Outcome. There is usually a better way to do something in technology than your current approach. If you get a full list of what people are really trying to accomplish, the answer is either simpler or you can provide alternatives to that idea that doesn’t exist yet from the movies.

Rules. You know what happens when you assume. In technology, seemingly easy requests are often difficult and the complicated ask is usually a breeze. Save yourself grief and everyone time because software and hardware manufacturers have specifications that dictate what works together and is supported.

Stop time. The fatal flaw of virtually every technical person is that they don’t know when to say when. An hour into everyday tasks is a good cut-off to stop when you’re over your head or no resolution is in sight. You may have missed something or simply need to contact the manufacturer or others with more knowledge. Hopefully, you paid attention to outcome and rules above before starting that big project.

Maybe this advice will keep you from being a shrimp boat captain.

Authorship: Does Your Baloney Have A First Name?

Does your baloney have a first name? How about a second name or even a picture? While Oscar Mayer started the cute kids singing about their brand in 1965, I’m still amazed that most blogs today just say Admin or the company name for the author.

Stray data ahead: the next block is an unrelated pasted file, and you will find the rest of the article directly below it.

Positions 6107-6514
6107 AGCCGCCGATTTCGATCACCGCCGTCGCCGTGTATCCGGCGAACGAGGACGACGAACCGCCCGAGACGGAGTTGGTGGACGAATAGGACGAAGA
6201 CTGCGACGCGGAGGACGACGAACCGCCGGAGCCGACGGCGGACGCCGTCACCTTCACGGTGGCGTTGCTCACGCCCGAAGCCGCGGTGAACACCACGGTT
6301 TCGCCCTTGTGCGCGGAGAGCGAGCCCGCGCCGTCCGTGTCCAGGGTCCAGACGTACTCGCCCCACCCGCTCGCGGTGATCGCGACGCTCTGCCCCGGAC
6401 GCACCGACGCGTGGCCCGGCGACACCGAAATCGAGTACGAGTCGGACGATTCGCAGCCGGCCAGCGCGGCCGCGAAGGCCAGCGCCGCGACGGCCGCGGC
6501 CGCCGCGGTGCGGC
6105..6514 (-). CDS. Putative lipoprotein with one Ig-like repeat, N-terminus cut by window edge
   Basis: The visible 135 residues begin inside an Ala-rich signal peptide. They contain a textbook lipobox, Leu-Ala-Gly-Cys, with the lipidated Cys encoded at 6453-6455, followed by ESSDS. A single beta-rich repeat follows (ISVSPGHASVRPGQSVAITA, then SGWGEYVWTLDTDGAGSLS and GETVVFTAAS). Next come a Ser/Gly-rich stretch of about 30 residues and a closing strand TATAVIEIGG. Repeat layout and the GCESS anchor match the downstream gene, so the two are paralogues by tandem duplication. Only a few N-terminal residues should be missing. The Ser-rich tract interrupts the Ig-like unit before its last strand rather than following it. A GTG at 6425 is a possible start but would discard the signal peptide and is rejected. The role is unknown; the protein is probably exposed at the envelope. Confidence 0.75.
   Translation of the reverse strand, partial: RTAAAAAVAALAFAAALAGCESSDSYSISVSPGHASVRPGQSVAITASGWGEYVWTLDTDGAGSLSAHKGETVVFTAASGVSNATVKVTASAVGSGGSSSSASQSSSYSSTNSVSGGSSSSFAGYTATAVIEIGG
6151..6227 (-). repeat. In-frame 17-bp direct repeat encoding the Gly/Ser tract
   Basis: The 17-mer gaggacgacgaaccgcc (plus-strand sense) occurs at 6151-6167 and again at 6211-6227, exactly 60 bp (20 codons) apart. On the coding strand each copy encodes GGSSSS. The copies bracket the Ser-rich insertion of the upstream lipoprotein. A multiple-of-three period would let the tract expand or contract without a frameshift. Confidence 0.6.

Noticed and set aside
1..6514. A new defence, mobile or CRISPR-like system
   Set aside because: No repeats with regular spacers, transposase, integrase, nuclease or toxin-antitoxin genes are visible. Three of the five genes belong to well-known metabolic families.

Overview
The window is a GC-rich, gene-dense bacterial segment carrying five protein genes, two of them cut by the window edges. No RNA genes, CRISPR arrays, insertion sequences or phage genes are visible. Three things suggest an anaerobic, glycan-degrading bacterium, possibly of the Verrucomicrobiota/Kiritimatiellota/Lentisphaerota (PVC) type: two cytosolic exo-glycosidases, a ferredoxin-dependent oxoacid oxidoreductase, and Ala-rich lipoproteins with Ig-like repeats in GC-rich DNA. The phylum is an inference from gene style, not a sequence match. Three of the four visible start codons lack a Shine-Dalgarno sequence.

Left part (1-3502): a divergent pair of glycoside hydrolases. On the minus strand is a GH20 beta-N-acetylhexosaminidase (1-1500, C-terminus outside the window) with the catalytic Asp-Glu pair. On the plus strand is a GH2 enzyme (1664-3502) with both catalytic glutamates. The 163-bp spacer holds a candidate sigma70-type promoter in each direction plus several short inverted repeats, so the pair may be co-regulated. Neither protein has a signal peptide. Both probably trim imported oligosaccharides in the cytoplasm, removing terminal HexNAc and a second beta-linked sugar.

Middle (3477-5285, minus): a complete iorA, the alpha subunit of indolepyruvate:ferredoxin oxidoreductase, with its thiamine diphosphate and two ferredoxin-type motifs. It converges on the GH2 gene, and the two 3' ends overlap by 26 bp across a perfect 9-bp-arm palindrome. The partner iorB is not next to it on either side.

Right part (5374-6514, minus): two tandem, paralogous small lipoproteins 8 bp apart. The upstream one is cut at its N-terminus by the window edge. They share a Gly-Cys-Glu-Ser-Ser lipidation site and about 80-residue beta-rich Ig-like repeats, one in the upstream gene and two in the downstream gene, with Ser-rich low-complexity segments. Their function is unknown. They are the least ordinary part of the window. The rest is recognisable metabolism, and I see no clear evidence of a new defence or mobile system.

Without a name for the author, whatever you post is suspect as Kloutsome copy and paste job or soulless big company message. Put yourself in your customers shoes. Would you really trust or believe anything from some nameless and faceless article?

You know who writes that newspaper article or book, because you’ve grown to trust and like the author. Your leaders should be building brand awareness and employees ought to get credit for their work. If you’re behind the curve and don’t know the relevance for search engines today, check out Google Authorship or Klout.

I’ve heard all of the reasons for not having a real author’s name:

  • A company writes that stuff for us
  • Employees change and I don’t want to give credit
  • I might offend someone
  • I don’t have time to be an author

There is no aspect of business that you can ignore. If you don’t believe, understand, or even like the stuff that’s being written about your company, then I wouldn’t put your name on it either. When business leaders won’t even put their name on some advice or recognize the ideas of others, why should prospects think there is any value?

Sure, putting a name with that blog post makes it serious. Your mother could read it, so you can’t be an anonymous turd anymore or put your name on some mindless drivel to spam the Internet. Don’t use a fake pen name either. If there isn’t a verifiable person with that name, then you might as well sign each post “Batman”.  Finally, if you don’t have time to market, then soon you’ll have plenty of time when you are out of business.

You hear stuff that often makes me cringe like “new customers don’t know how good your products and services are, they just know how well you market”. When you put your name with a blog post, customers get a sense of real personality and understanding. The best advice I’ve ever heard about blogging is simply to answer customer questions. Doing both of those things helps others and is rewarding to you, without slick sales or manipulation.

My baloney has a first name, last name, and a picture. See About Virtual CIO or Kevin Fream on LinkedIn. As always, thank you for reading.